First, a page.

On being injured in a fast paced life

August 24, 2019

 

 

Theres nothing like being unable to physically move to give the mind a chance to race. 

 

Everything suddenly comes to a halt in one singular moment of falling. Before I knew it, everything was racing by, and then I was in the air. I wanted to think about how to land but before I knew it, I was on my butt, and back up, adrenaline pumping. 

 

I didn’t feel the pain until after the two hour hike out. It wasn’t until the next day that the whiplash set in, and the bruise began to form under my hip. My ankle was swollen and my back wouldn’t bend. Nothing was broken, but it would be a minute before I would be able to return to work. So here I sit, practicing the lost art of patience. Healing. 

 

Its crazy for me to think of everything happening inside my body right now. It makes me want to know more about the biology and chemistry behind healing and bodies. What I do know is that, just like magic, if I wait long enough and do all the right things, my body will no longer feel this way. The muscles and tendons and ligaments that are bent out of shape currently will, over time, knit themselves back together the way they belong. My ankle will be able to flex again. My back will be able to bend without aching. My bruises will heal. 

 

But what will happen to my head? What will it be like to go back out on the ice? Will I be able to trust my crampons when they have now failed me? Will I ever develop the confidence that I admire so much in others? The ease of defying both gravity and logic? The world of ice is no place for humans and yet here we are, drawn to the mystery and the unknown like always. 

 

Glaciers are powerful and they can take as much and as quickly as they can give. Comfort causes complacency, and complacency can literally kill. The beauty and the mystery and the desire to understand and be good enough are just temptations. Humility in the face of human and personal limitations are the only way to really be able to exist within and on these icy beings.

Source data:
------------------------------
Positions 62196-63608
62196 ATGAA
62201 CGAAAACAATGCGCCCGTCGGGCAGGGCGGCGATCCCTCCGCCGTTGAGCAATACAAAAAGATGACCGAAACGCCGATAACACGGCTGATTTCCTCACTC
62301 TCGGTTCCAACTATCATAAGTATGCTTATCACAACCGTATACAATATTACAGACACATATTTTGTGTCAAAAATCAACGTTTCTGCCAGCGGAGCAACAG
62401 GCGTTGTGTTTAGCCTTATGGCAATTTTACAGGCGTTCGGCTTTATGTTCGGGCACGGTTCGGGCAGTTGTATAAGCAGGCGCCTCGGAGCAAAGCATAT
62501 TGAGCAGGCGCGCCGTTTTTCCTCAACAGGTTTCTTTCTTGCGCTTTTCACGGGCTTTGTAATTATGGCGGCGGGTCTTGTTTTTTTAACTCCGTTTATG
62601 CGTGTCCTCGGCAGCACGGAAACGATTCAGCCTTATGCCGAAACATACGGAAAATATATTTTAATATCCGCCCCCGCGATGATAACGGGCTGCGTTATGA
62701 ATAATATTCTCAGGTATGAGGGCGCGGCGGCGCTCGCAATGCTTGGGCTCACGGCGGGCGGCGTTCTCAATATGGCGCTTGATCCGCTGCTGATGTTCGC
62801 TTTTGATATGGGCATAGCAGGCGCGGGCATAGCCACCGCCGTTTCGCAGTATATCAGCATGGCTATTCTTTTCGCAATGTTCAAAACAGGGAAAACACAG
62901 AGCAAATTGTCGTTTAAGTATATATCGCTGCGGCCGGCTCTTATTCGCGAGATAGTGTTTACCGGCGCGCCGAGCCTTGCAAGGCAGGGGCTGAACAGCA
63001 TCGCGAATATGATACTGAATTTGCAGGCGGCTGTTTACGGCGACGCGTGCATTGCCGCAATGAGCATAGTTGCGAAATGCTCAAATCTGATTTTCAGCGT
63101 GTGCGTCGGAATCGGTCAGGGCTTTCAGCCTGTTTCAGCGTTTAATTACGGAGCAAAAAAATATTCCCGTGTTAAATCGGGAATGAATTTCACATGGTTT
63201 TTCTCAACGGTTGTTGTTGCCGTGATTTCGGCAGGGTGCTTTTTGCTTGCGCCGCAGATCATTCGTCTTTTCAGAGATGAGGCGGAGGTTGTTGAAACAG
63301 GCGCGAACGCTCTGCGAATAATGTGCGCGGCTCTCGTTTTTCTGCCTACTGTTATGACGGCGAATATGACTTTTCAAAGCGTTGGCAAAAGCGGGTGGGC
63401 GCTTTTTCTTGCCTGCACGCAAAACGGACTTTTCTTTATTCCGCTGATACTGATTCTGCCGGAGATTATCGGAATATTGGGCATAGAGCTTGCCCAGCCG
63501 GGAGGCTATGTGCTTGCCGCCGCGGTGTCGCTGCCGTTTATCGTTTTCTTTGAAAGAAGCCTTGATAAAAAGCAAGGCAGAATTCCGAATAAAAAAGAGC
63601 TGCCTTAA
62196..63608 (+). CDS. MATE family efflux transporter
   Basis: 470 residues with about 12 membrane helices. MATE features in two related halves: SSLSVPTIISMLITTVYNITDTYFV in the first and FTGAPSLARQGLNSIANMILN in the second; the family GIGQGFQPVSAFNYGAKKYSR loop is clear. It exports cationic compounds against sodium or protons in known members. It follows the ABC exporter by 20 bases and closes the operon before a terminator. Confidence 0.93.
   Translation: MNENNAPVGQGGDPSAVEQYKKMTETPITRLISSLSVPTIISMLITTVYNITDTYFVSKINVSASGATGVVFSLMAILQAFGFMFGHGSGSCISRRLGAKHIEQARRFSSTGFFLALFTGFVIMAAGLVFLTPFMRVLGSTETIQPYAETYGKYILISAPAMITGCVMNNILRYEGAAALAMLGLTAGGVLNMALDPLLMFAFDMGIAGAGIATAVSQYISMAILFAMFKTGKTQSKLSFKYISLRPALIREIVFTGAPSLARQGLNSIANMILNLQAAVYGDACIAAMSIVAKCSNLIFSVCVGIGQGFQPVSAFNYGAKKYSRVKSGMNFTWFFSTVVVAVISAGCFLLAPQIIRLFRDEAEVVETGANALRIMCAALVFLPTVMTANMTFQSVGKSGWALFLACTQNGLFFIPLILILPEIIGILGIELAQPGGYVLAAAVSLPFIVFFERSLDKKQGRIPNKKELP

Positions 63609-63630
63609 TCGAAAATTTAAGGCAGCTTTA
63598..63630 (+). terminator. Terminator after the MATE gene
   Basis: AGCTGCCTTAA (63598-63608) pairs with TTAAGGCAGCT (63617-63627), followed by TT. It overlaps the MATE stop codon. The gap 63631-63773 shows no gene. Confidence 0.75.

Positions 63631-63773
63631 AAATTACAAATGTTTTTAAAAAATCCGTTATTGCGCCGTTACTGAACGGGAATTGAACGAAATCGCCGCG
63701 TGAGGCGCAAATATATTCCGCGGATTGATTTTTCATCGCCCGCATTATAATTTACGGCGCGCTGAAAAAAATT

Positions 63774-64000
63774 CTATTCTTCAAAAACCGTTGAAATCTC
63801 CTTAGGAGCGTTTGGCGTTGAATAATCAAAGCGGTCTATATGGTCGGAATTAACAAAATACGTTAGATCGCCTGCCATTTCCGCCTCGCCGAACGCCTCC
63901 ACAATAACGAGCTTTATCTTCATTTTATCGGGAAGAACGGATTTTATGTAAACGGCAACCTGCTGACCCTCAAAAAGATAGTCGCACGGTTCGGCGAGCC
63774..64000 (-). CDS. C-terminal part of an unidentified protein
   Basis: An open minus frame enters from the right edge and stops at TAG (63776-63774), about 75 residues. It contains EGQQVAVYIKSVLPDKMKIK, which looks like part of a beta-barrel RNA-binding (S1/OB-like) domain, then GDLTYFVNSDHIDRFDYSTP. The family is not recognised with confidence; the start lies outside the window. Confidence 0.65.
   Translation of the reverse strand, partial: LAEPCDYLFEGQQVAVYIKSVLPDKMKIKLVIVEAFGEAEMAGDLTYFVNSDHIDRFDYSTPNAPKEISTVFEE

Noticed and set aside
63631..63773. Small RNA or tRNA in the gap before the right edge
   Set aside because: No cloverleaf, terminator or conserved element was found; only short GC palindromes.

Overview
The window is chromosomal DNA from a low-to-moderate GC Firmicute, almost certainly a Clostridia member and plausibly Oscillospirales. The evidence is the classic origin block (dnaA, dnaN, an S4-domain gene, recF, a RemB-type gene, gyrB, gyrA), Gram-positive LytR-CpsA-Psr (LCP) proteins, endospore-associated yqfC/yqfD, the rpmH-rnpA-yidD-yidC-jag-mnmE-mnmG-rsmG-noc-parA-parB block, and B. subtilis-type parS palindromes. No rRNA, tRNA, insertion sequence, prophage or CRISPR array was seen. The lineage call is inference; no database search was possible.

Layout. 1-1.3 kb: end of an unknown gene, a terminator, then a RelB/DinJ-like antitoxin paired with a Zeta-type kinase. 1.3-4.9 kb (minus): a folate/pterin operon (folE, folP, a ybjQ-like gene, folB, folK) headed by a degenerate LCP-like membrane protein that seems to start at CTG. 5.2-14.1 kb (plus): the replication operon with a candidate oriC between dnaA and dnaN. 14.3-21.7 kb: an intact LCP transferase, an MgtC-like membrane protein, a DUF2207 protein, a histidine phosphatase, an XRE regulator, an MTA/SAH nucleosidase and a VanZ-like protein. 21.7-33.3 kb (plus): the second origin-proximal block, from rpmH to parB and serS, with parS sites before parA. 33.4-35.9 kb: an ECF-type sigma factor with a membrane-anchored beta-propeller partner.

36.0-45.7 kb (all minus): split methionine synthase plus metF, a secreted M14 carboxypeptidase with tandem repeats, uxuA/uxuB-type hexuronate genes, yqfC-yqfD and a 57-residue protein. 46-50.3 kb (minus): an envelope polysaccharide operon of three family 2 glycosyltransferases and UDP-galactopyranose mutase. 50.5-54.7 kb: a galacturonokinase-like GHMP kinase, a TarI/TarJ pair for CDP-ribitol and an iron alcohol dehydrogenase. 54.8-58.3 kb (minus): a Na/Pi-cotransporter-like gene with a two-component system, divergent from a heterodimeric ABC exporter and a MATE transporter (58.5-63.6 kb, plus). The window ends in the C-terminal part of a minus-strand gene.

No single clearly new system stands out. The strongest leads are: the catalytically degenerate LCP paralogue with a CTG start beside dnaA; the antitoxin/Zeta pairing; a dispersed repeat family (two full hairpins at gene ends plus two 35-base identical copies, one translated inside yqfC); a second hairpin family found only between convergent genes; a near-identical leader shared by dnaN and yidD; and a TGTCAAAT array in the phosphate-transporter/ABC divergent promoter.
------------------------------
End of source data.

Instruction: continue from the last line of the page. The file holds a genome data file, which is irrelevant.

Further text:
I think I can once again gain that confidence and allow it to grow. The key will be to never lose the humility. I never want to forget my place in the universe. I never want to forget what it is like to know nothing. I never want to forget what it feels like to learn and grow and admire. 

 

Everything I am and everything I do involves a functioning body and I am so incredibly grateful to have one most of the time. It gives me perspective on what it would be like if I were really unable to do these things I love to do, who I would be without climbing. Who would be left if I did not have the climbing community or if I could no longer participate in physical adventures? Who would I be if I could no longer move?

 

 I would still be me, and I would still have passion, but transitioning that passion would be a crazy experience. I can think of those people who would still be around, and the more I think about it, those are the people who matter. The ones who love me for me, and not for the things that I do. The ones that have seen me through all sorts of phases throughout my life, and will be there for all of the others, no matter what form they take. 

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